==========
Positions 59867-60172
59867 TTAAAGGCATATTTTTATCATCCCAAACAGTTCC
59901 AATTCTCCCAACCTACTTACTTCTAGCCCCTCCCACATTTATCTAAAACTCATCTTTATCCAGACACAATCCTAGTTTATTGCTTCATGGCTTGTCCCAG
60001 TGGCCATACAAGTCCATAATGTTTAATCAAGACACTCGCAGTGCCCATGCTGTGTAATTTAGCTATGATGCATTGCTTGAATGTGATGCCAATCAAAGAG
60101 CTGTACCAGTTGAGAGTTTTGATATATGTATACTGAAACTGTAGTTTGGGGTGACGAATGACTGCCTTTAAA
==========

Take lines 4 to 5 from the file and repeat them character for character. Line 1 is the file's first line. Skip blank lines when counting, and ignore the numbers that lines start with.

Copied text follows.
60001 TGGCCATACAAGTCCATAATGTTTAATCAAGACACTCGCAGTGCCCATGCTGTGTAATTTAGCTATGATGCATTGCTTGAATGTGATGCCAATCAAAGAG
60101 CTGTACCAGTTGAGAGTTTTGATATATGTATACTGAAACTGTAGTTTGGGGTGACGAATGACTGCCTTTAAA